The upgrade program is being led by Hindustan Aeronautics Limited (HAL) in partnership with the Indian Air Force and other partners. The upgrade is expected to cost US$7.5 billion.

The Defence Acquisition Council (DAC) granted Acceptance of Necessity (AoN) for the upgrade. The upgrade is part of India’s efforts to improve the capabilities of its primary fighter aircraft, it refers to as the “Super Sukhoi”.

This initiative is a part of a larger effort by the Indian Air Force to modernize its ageing fleet. Air Chief Marshal Chaudhari asserted the critical role of an offensive air force as demonstrated in current global conflicts and emphasized India’s move towards an indigenized arsenal. To this end, the IAF has been proactive, from upgrading its Mirage 2000 to enhancing its MiG-29 fleet.

In summary, the IAF’s commitment to updating their combat forces with the latest technology, including shifting to fifth-generation fighter jets, ensures operational preparedness and a strong deterrence capability. The gradual indigenization of its air fleet marks a pivotal shift in India’s defence landscape, reducing dependency on foreign imports and fostering technological sovereignty.





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Akash Weapon System Exports For The Armenian Armed Forces Gathers Pace

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Akash Weapon System Exports For The Armenian Armed Forces Gathers Pace


According to unconfirmed reports, Armenia is a top contender for an export order for Akash SAM system manufactured by Bharat Dynamics Limited (BDL).

While there is no official confirmation because of the sensitivities involved, documents suggest that the order for the same has already been placed the report further added.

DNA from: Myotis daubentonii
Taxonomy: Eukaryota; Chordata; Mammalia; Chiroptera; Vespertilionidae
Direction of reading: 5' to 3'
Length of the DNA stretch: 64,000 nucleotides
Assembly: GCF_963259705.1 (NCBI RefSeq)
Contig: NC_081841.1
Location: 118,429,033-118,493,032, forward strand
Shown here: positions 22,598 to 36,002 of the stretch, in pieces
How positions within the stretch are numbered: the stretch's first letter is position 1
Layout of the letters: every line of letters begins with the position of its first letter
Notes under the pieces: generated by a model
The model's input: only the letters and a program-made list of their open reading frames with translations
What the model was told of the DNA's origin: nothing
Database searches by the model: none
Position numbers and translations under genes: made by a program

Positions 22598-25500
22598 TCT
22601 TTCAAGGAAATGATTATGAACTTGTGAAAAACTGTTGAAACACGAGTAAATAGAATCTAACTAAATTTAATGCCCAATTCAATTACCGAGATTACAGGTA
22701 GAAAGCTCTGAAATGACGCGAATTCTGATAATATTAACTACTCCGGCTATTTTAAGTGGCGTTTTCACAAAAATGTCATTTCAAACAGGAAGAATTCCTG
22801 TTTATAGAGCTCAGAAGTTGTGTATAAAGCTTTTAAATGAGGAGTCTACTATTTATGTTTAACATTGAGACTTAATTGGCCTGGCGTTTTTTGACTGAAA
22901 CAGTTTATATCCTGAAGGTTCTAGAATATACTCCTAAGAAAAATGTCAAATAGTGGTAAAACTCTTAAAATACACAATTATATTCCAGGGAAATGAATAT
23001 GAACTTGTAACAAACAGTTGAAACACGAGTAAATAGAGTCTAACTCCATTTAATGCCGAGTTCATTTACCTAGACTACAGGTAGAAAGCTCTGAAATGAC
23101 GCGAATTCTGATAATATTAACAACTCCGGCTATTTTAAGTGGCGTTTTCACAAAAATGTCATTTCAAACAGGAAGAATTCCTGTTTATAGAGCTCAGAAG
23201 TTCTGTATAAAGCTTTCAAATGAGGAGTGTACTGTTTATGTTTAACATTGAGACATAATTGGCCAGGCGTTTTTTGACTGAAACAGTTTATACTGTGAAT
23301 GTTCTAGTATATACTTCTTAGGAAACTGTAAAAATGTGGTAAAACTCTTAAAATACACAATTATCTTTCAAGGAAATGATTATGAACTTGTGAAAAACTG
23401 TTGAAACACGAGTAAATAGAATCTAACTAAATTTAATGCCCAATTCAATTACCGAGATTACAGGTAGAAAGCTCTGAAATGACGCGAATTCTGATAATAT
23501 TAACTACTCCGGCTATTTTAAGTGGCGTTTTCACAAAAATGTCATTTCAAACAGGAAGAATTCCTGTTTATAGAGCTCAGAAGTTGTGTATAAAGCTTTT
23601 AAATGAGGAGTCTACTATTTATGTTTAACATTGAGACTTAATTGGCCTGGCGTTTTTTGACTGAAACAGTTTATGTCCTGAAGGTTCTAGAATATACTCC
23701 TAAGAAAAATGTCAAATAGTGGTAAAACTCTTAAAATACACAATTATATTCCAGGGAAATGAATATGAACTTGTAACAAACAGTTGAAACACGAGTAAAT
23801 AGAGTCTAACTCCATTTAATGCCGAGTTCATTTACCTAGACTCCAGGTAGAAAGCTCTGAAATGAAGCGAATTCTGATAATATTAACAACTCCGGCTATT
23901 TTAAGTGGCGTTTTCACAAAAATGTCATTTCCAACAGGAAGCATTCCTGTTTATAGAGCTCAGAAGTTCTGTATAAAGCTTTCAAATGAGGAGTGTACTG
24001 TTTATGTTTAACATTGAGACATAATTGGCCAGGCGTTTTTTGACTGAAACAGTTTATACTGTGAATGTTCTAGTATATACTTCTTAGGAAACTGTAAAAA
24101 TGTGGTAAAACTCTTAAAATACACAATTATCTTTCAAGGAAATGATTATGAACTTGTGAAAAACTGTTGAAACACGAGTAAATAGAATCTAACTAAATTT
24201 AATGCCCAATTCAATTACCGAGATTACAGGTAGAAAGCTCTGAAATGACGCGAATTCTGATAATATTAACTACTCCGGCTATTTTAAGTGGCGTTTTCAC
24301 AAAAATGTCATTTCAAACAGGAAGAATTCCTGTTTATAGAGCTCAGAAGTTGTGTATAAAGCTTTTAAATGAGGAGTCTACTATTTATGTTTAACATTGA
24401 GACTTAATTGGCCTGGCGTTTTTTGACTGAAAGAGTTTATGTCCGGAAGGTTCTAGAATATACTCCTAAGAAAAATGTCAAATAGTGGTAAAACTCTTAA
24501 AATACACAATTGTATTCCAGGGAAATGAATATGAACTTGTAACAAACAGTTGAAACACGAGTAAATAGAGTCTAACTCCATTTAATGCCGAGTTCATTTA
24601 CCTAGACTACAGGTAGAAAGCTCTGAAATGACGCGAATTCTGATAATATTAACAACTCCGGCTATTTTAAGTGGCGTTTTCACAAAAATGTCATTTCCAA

There are nine countries, in turn, which have shown interest in the indigenously-developed Akash missile systems, which can intercept hostile aircraft, helicopters, drones and subsonic cruise missiles at a range of 25-km. They are Kenya, Philippines, Indonesia, UAE, Bahrain, Saudi Arabia, Egypt, Vietnam and Algeria reported TOI.

The Akash export version will also be slightly different from the one inducted by the armed forces. The 100-km range air-to-air Astra missiles, now entering production after successful trials from Sukhoi-30MKI fighters, also have “good export potential”, said sources.

Akash is a “tried, tested and successfully inducted systems”. Indian armed forces have ordered Akash systems worth Rs 24,000 crore over the years, and MoD inked a contract in Mar 2023 of over Rs 9,100 crores for improved Akash Weapon System

BDL is a government enterprise under the Ministry of Defence that was established in 1970. BDL manufactures surface-to-air missiles and delivers them to the Indian Army. BDL also offers its products for export.

Akash Weapon System

The AWS is a Short Range Surface to Air Missile (SRSAM) Air Defence System, indigenously designed and developed by Defence Research and Development Organisation (DRDO). In order to meet aerial threats, two additional Regiments of AWS with Upgradation are being procured for Indian Army for the Northern borders. Improved AWS has Seeker Technology, Reduced Foot Print, 360° Engagement Capability and improved environmental parameters.

The project will give a boost to the Indian missile manufacturing industry in particular and the indigenous defence manufacturing ecosystem as a whole. The project has overall indigenous content of 82% which will be increased to 93% by 2026-27.

The induction of the improved AWS into the Indian Army will increase India’s self-reliance in Short Range Missile capability. This project will play a role in boosting the overall economy by avoiding outgo of precious foreign exchange to other countries, increasing employment avenues in India and encouraging Indian MSMEs through components manufacturing. Around 60% of the project cost will be awarded to the private industry, including MSMEs, in maintaining the supply chain of the weapon system, thereby creating large scale of direct and indirect employment.